University of Massachusetts Amherst
College of Information and Computer Sciences




Artificial Intelligence

 Spring 2017


Shlomo Zilberstein


Tentative Schedule


Lecture 1: Introduction [notes]
Course information. The scope of artificial intelligence, its goals and achievements. Computer systems as intelligent agents. Types of environments, agents, and performance measures.
Reading: R&N, Sections 1.1-2.5 in 3e (1.1-2.5 in 2e).


Lecture 2: Problem solving as search in a graph [notes]
Formulating problems as search in a graph. Measuring the performance of search techniques: completeness, optimality, time and space complexity. Blind search strategies: breadth-first search, uniform-cost search, depth-first search, depth-limited search, iterative deepening search, bidirectional search. Efficient memory management.
Reading: Sections 3.1-3.4 (3.1-3.7).


Lecture 3: Heuristic search strategies [notes]
Guiding search using heuristic information. Greedy best-first search, A* and its properties, IDA*. The nature and origin of heuristics. Admissible evaluation functions. The effect of heuristic error.
Reading: Sections 3.5-3.6 (4.1-4.2).
Handout: Homework Assignment #1


Lecture 4: Abstraction and hierarchical search techniques [notes]
Multi-level search, using abstraction to speed up search, hierarchical A*. Choosing good abstractions, computing abstract distances using pattern databases, disjoint pattern databases.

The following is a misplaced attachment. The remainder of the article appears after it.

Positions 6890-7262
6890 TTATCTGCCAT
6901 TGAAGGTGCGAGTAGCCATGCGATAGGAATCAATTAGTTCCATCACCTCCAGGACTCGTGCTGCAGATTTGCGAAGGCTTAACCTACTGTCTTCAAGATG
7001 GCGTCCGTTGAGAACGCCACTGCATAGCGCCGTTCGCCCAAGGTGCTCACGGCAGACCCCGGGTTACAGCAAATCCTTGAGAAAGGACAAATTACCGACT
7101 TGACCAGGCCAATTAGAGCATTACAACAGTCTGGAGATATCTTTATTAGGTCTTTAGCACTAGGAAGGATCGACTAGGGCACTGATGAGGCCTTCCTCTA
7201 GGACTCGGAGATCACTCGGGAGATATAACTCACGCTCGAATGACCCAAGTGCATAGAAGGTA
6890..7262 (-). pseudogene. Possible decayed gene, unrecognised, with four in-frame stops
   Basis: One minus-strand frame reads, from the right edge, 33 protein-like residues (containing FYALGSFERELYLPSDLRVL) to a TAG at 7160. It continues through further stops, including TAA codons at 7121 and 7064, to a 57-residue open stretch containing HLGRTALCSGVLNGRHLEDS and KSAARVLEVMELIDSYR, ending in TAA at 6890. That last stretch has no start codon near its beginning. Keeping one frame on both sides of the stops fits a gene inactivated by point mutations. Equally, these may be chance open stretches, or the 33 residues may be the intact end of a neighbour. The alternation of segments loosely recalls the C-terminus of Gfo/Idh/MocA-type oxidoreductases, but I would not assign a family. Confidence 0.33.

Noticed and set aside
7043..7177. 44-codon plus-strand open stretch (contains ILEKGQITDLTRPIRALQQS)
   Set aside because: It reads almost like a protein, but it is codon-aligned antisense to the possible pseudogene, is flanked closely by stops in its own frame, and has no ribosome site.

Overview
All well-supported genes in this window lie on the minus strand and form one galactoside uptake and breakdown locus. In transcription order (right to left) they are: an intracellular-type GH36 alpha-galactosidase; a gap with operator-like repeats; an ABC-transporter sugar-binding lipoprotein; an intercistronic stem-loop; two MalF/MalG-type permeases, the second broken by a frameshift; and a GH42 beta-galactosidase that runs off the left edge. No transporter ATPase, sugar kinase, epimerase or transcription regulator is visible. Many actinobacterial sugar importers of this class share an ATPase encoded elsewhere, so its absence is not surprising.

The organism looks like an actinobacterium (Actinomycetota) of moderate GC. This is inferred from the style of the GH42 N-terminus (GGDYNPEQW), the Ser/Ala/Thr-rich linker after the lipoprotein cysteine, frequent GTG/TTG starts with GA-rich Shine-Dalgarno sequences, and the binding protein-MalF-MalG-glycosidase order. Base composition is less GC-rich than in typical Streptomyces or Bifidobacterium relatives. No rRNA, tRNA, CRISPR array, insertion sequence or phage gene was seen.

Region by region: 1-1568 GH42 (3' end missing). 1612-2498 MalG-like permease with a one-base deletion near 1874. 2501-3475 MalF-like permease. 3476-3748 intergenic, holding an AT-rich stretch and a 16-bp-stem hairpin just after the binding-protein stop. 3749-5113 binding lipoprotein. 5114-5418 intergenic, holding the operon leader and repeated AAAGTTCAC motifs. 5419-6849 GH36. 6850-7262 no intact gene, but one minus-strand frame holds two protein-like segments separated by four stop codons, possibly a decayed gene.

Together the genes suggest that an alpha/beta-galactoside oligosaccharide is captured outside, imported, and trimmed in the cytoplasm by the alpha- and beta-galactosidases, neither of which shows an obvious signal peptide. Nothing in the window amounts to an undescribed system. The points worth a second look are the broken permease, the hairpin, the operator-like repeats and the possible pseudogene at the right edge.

Reading: "Hierarchical A*: Searching abstraction hierarchies efficiently," R.C. Holte, M.B. Perez, R.M. Zimmer, and A.J. MacDonald, Proc. of the 14th National Conference on Artificial Intelligence, 530-535, 1996. "Disjoint pattern database heuristics," R.E. Korf and A. Felner, Artificial Intelligence, 134:9-22, 2002. (optional) "Multiple pattern databases," R.C. Holte, J. Newton, A. Felner, and R. Meshulam, and D. Furcy, Proc. of the 14th International Conference on Automated Planning and Scheduling, 122-131, 2004.


Lecture 5: Search and constraint satisfaction I [notes]
Constraint satisfaction problems (CSPs). Backtracking search for CSPs. Constraint propagation, arc consistency and K-consistency.
Reading: Sections 6.1-6-3 (5.1-5.3).


Lecture 6: Search and constraint satisfaction II [notes]